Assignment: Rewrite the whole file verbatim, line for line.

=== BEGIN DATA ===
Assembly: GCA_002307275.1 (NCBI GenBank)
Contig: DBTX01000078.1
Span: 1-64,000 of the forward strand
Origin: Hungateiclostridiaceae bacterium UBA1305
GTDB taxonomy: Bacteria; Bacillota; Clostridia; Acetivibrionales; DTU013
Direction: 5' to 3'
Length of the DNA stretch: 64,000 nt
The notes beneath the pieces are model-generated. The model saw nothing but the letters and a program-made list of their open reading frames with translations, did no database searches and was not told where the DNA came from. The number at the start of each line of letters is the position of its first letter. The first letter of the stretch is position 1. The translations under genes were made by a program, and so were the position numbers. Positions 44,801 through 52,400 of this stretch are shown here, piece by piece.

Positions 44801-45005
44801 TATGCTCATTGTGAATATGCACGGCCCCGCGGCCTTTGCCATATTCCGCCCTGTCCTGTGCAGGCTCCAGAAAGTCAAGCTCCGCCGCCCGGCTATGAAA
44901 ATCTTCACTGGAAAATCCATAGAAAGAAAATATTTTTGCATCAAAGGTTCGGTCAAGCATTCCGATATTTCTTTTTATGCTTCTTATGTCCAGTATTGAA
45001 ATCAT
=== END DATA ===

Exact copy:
Assembly: GCA_002307275.1 (NCBI GenBank)
Contig: DBTX01000078.1
Span: 1-64,000 of the forward strand
Origin: Hungateiclostridiaceae bacterium UBA1305
GTDB taxonomy: Bacteria; Bacillota; Clostridia; Acetivibrionales; DTU013
Direction: 5' to 3'
Length of the DNA stretch: 64,000 nt
The notes beneath the pieces are model-generated. The model saw nothing but the letters and a program-made list of their open reading frames with translations, did no database searches and was not told where the DNA came from. The number at the start of each line of letters is the position of its first letter. The first letter of the stretch is position 1. The translations under genes were made by a program, and so were the position numbers. Positions 44,801 through 52,400 of this stretch are shown here, piece by piece.

Positions 44801-45005
44801 TATGCTCATTGTGAATATGCACGGCCCCGCGGCCTTTGCCATATTCCGCCCTGTCCTGTGCAGGCTCCAGAAAGTCAAGCTCCGCCGCCCGGCTATGAAA
44901 ATCTTCACTGGAAAATCCATAGAAAGAAAATATTTTTGCATCAAAGGTTCGGTCAAGCATTCCGATATTTCTTTTTATGCTTCTTATGTCCAGTATTGAA
45001 ATCAT